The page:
When it comes to designing wildlife corridors, our most brilliant analytical minds are still no match for Mother Nature. But we’re getting there.


September 25 • 2:00 PM

Fashion as a Inescapable Institution

Like it or not, fashion is an institution because we can no longer feasibly make our own clothes.


September 25 • 12:00 PM

The Fake Birth Mothers Who Bilk Couples Out of Their Cash by Promising Future Babies

Another group that’s especially vulnerable to scams and fraud is that made up of those who are desperate to adopt a child.


September 25 • 10:03 AM

The Way We QuickType


September 25 • 10:00 AM

There’s a Name for Why You Feel Obligated to Upgrade All of Your Furniture to Match

And it’s called the Diderot effect.


September 25 • 9:19 AM

School Counselors Do More Than You’d Think

Adding just one counselor to a school has an enormous impact on discipline and test scores, according to a new study.


September 25 • 9:05 AM

Sponsors: Coming to a Sports Jersey Near You

And really, it’s not that big of a deal.


September 25 • 8:00 AM

The Most Pointless Ferry in Maryland

Most of the some 200 ferries that operate in the United States serve a specific, essential purpose—but not the one that runs across the Tred Avon River.


September 25 • 7:00 AM

Hating Happiness

People all over the world are afraid of happiness, and that’s not necessarily a bad thing. It’s yet another challenge to the notion that positive thinking can heal all wounds.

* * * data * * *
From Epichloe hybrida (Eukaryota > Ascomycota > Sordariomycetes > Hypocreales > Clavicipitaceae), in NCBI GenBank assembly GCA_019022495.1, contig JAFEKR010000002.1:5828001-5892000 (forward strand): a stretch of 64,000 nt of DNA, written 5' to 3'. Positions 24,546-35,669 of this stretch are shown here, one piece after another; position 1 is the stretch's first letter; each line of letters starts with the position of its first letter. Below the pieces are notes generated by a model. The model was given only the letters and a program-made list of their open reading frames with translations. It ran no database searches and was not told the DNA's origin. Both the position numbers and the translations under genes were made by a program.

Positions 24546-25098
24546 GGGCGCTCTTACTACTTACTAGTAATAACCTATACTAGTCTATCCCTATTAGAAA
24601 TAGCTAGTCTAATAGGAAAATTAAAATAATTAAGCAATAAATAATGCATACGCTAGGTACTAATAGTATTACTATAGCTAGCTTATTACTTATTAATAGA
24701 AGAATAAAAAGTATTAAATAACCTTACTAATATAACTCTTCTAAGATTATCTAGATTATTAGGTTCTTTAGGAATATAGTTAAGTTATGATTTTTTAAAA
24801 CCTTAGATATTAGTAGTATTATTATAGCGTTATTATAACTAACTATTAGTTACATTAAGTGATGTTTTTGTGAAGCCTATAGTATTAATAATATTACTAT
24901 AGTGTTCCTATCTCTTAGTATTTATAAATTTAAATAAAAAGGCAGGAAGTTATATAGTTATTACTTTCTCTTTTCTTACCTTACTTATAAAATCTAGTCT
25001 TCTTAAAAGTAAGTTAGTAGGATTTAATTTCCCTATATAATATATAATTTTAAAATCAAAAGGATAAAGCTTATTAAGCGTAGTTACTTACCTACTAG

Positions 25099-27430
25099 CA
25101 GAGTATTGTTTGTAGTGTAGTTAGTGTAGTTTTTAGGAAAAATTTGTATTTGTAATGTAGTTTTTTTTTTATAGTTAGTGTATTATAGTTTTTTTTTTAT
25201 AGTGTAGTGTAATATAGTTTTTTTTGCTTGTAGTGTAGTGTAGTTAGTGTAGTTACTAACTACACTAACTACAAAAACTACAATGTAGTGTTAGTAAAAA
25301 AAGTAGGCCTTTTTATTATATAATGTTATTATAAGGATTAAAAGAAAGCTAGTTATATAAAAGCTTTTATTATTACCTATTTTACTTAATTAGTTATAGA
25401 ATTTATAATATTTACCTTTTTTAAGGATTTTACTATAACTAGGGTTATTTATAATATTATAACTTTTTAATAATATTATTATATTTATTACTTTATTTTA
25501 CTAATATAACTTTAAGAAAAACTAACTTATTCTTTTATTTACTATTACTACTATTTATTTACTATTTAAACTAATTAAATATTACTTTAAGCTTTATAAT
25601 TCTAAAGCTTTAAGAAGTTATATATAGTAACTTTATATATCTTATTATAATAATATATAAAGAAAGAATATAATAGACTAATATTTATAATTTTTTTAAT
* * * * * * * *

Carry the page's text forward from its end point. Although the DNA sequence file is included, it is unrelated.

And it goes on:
September 25 • 6:00 AM

Why I’m No Longer Willing to Give My Money to the NRA

I grew up with guns—as a kid and during my 20-year military career—and support individual ownership rights, but the National Rifle Association’s platform has shifted radically in recent years.


Follow us


Dopamine Might Be Behind Impulsive Behavior

A monkey study suggests the brain chemical makes what's new and different more attractive.

School Counselors Do More Than You’d Think

Adding just one counselor to a school has an enormous impact on discipline and test scores, according to a new study.

How a Second Language Trains Your Brain for Math

Second languages strengthen the brain's executive control circuits, with benefits beyond words.

Would You Rather Go Blind or Lose Your Mind?

Americans consistently fear blindness, but how they compare it to other ailments varies across racial lines.

On the Hunt for Fake Facebook Likes

A new study finds ways to uncover Facebook Like farms.

The Big One

One company, Amazon, controls 67 percent of the e-book market in the United States—down from 90 percent five years ago. September/October 2014 new-big-one-5

Copyright © 2014 by Pacific Standard and The Miller-McCune Center for Research, Media, and Public Policy. All Rights Reserved.